Antibacterial Agents

Head of Unit: Marc Galimand



The Antibacterial Agents Unit studies the genetic support, biochemical mechanisms, heterospecific expression, evolution and dissemination of antibiotic resistance in bacterial pathogens for humans ; in particular : enterococci and glycopeptides, and resistance to ß-lactams and aminoglycosides in Gram negative bacilli. It has also developed trans-kingdom gene transfer from bacteria to mammalian cells.






Glycopeptide resistance in Enterococcus and Staphylococcus

We have previously shown that glycopeptide resistance in enterococci results from the production of modified peptidoglycan precursors ending in D-alanyl-D-lactate or D-Ala-D-serine to which glycopeptides exhibit low binding affinities. We are currently studying the inducible expression of resistance due to the presence of a two-component regulatory system.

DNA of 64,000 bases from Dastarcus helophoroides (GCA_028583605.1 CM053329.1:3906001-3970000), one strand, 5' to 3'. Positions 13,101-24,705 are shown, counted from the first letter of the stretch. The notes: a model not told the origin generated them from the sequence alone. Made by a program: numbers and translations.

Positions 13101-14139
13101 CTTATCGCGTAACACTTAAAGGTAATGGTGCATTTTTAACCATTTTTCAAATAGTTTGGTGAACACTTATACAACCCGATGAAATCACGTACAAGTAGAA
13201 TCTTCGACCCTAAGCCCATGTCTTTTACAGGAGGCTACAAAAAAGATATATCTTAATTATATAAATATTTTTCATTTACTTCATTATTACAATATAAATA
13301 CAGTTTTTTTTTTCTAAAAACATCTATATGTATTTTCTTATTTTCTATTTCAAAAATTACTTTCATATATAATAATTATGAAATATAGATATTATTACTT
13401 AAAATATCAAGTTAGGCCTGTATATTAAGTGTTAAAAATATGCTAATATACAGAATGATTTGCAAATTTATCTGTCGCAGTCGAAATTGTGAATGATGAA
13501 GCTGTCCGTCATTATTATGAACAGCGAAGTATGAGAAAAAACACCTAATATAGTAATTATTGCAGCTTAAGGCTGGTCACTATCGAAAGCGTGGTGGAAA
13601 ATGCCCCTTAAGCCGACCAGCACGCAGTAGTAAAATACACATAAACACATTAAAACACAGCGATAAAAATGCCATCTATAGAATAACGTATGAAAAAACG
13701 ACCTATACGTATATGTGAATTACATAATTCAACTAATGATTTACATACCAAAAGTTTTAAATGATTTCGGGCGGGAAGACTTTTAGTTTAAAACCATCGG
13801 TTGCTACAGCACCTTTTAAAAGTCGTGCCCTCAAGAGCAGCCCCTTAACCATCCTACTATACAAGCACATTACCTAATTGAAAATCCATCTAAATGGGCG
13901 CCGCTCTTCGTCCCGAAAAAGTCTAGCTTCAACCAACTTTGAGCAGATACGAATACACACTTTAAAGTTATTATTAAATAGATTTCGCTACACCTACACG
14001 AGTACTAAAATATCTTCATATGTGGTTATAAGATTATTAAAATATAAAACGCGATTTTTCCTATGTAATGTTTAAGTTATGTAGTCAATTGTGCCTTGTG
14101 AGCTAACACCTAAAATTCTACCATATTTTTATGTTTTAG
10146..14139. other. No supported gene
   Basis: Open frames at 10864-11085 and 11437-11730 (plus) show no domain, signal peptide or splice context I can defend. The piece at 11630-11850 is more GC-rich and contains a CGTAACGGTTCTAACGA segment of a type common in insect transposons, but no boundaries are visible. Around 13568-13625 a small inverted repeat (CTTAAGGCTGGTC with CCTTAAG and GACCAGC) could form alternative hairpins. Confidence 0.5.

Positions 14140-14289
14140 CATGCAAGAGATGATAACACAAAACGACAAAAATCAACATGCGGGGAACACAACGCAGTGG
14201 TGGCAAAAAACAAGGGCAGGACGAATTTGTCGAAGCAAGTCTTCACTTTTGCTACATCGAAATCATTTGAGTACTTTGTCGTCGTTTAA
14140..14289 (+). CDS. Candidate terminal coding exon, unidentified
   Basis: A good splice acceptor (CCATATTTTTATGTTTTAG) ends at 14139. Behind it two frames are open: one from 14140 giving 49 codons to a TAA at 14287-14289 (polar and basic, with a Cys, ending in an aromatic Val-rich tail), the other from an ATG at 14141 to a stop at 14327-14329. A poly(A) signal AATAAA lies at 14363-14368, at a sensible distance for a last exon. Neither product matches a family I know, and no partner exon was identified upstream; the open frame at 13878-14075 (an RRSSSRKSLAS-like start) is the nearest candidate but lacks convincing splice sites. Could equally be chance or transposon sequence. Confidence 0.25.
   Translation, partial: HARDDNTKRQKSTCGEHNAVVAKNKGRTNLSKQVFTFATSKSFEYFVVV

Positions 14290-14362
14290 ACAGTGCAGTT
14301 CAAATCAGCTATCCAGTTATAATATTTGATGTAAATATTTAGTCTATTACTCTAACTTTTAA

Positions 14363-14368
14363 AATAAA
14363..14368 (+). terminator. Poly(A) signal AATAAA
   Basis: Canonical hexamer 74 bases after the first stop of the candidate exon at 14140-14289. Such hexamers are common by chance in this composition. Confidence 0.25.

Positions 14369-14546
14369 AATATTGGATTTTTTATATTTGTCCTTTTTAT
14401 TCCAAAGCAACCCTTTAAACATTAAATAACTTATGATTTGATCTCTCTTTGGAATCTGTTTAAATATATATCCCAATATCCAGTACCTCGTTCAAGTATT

Resistance to aminoglycosides in Gram negative bacilli

There are three known mechanisms of resistance to aminoglycosides in human pathogens: (i) decreased intracellular accumulation of the antibiotic, (ii) modification of the ribosomal target, and (iii) enzymatic modification of the drug. We have detected an additional mechanism which involves post-transcriptional methylation of ribosomal RNA. This mechanism confers high level resistance to nearly all aminoglycosides in Gram negative bacteria. The corresponding gene is part of a transposon borne by a self-transferable plasmid which accounts for its global dissemination in various species of enterobacteria. The methylase has been purified and crystallised. Resistance by efflux in Acinetobacter is also being studied.


Intracellular bacteria deliver DNA into mammalian cells


We have obtained gene transfer in vitro from intracellular bacteria to mammalian non phagocytic cells. The Escherichia coli used to deliver DNA were made invasive and engineered to lyse upon entry in the cell. We have reported that wild intracellular human pathogens, such as Listeria monocytogenes and Shigella flexneri, mediate efficient transfer of functional genes into epithelial and macrophage cell lines. We are currently using the bacterial vectors for gene therapy and stimulation of mucosal immunity.